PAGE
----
Australian dressmaker dies aged 73
Victorian dressmaker George “George” Woodcock, who was credited with pioneering the use of silk in Australian dressmaking, died on Tuesday in Perth.
Mr Woodcock died of natural causes at his home, where he had been for the past two decades.
Mr Woodscock’s daughter, Linda Woodcock said her father had died at home on Tuesday morning.
“He was a very proud man, very proud of his work and his family,” she said.
“I think he loved his family.”
Mr Woodruff had been credited with leading the country’s first silk-baking factory in Victorian townships, and in the late 1930s became the world’s first dressmaker to produce a high-quality, durable, and long-lasting garment made of woven silk.
“It was a real honour to be able to create such beautiful garments for the Australian people, and George’s creations were a great inspiration,” Mr Woodridge said.
Mr Macrae, who died in December aged 95, made an impact on Australian culture through his work.
He made the silk from the coconuts and peaches of Tasmania, and also used it to make his silk dresses and moccasins.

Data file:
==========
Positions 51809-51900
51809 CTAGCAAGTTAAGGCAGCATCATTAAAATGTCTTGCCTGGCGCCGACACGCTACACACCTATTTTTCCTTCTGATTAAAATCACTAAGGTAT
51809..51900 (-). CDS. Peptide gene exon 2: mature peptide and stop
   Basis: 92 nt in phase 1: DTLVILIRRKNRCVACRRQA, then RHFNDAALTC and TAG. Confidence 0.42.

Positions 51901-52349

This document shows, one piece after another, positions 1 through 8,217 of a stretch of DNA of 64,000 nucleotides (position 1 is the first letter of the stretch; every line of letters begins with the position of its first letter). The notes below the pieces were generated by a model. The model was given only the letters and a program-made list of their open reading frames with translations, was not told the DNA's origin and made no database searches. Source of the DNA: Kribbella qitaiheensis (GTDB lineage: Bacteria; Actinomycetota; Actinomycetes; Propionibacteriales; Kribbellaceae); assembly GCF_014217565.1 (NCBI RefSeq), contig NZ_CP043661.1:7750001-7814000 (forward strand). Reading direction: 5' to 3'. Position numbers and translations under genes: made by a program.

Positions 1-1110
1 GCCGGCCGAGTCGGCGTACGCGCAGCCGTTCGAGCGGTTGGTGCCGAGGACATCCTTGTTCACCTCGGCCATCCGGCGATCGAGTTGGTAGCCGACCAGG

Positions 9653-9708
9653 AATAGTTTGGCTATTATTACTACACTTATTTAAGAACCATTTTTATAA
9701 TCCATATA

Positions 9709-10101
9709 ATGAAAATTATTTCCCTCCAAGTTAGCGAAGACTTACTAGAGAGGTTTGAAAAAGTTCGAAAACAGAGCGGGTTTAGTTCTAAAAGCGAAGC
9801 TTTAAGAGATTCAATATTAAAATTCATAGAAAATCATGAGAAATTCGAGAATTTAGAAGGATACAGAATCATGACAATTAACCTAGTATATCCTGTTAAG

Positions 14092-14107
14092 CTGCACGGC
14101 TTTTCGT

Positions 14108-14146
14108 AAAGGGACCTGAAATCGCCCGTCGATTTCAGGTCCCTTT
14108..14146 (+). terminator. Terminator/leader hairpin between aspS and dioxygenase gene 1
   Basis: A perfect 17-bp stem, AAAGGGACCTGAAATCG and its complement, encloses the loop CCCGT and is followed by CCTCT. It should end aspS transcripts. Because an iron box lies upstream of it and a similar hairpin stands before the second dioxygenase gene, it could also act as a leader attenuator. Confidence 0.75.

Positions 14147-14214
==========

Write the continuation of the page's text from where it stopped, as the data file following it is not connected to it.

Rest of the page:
“George was a pioneer of the silk-making process, and he had a very close personal connection to Tasmania, the place he grew up in,” Ms Woodcock added.
Ms Woodridge, who worked with Mr Woodcocks father at the factory, said her dad would often come to her parents home to make a speech. “
We will miss him dearly.”
Ms Woodridge, who worked with Mr Woodcocks father at the factory, said her dad would often come to her parents home to make a speech.
“When he would speak to his family, he would say to his mother, ‘You’re not going to believe this, but it’s true,'” she said, laughing.
He had a real passion for his craft.” “
His life was full of such great inspiration.
He had a real passion for his craft.”
In recent years, the Victorian Government has worked to introduce more regulation around the manufacture of the production of silk, in order to better protect it from being contaminated with the fungus.
“There’s a lot of work that has gone on in recent years in the Victorian government, to make sure we are not going back to the dark ages of the 19th century,” Ms Macraes father, a textile and apparel executive, said.
He said he would like to see more regulation introduced to protect the production and sale of the material, and said he hoped it would be a priority in the coming years.
The Victorian government said in its first-ever budget this year that it was reviewing the current legislation and regulation surrounding the production, sale and trade of the natural fibre.
“The Government has made a decision to review the regulation around natural fibre manufacture, which has resulted in some significant reforms,” the state government said.